I'm was playing around with permissions and locked myself out of Mongo database. I'm pretty sure I did this by trying to explicitly add access to a database but instead I overwrote only allowing permission to the database. So I'm effectively locked out of my Mongo database and everything I read tells me how to create a super user if I have the add user privilege. Right now I don't think I have any users that have that privilege. Is there a way to enter the database as all access? I own the server and have root access.


6 Answers 6


If you have locked yourself out then you need to do the following:

  1. Stop your MongoDB instance
  2. Remove the --auth and/or --keyfile options from your MongoDB config to disable authentication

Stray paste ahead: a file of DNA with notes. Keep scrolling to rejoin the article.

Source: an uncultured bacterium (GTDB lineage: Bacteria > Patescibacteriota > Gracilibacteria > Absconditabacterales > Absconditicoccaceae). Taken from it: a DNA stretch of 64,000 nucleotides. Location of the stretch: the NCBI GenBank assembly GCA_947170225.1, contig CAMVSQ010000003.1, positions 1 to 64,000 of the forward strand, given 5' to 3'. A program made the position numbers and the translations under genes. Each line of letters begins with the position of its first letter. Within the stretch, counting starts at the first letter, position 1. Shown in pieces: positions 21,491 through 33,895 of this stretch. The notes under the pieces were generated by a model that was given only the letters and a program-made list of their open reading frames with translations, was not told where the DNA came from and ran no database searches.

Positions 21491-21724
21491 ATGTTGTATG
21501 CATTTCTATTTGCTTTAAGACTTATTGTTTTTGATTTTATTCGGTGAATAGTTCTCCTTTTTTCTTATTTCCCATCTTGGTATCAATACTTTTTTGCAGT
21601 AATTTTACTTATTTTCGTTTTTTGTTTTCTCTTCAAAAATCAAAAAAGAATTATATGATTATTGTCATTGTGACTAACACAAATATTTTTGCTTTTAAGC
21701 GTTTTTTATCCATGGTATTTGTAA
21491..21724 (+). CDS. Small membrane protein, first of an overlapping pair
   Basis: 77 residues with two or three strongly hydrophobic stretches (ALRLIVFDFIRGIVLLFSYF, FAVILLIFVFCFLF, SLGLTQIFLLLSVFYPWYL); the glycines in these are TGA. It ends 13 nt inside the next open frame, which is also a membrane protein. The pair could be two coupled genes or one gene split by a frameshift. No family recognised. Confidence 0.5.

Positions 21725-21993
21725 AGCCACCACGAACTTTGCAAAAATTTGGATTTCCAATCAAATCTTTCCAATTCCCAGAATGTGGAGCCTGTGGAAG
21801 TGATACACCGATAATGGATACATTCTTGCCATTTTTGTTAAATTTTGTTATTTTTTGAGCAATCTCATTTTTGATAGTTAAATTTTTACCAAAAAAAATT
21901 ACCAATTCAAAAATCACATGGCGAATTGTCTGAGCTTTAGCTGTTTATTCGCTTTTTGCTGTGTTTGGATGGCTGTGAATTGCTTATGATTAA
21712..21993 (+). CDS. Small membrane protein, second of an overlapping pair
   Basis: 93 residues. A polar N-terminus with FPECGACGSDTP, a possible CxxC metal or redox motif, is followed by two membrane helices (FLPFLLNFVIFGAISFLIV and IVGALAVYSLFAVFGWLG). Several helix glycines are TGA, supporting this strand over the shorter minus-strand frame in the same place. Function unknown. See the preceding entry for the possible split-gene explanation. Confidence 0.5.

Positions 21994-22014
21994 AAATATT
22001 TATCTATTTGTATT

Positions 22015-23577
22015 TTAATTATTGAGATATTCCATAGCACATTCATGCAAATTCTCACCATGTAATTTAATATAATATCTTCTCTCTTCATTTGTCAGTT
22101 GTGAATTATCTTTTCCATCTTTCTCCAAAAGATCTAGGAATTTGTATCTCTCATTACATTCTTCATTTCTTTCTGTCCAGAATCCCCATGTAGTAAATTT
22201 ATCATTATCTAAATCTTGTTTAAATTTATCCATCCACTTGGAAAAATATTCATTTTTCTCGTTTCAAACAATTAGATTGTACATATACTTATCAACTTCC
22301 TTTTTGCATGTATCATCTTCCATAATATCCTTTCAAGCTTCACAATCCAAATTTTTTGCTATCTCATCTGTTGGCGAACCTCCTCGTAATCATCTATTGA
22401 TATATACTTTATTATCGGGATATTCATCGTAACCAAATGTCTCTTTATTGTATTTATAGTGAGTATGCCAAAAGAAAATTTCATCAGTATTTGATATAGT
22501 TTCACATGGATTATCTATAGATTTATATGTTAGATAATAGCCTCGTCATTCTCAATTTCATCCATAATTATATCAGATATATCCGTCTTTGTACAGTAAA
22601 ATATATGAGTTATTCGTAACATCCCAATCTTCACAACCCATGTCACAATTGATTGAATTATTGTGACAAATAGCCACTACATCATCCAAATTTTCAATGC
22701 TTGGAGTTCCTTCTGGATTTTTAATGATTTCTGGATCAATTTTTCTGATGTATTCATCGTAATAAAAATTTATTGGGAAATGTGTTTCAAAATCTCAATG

3. Start the instance without authentication
  4. Edit the users as needed
  5. Restart the instance with authentication enabled
  • Removing auth was not enough indeed, thanks!
    – Andy
    Oct 18, 2017 at 16:03
  • keyFile implies security.authorization, thus you must remove both. Feb 11 at 10:01

I had a similar issue when I created a user without adding a superuser first. The following steps helped solve the problem:

  1. Open the MongoDB configuration file using sudo (sudo vi mongodb.conf).
    The file can be found in /etc/ folder.
  2. Comment "auth = true".
  3. Stop the MongoDB service (sudo service mongod stop)
  4. Start the MongoDB service (sudo service mongod start)
  5. Then create "root" superuser using the below command:

    use admin

    For reference https://docs.mongodb.com/manual/reference/built-in-roles/#superuser-roles

  6. Go back and uncomment "auth=true". Stop and Start/Restart the mongodb service.

  • I can't thank you enough. I've been stuck trying to figure this out when I uploaded the project to the dev server. Thank you so much! :)
    – Woppi
    Feb 8, 2018 at 7:39
  • Ditto. Server error messages spectacularly unhelpful on this. Thank you!
    – Tom
    Mar 29, 2018 at 7:09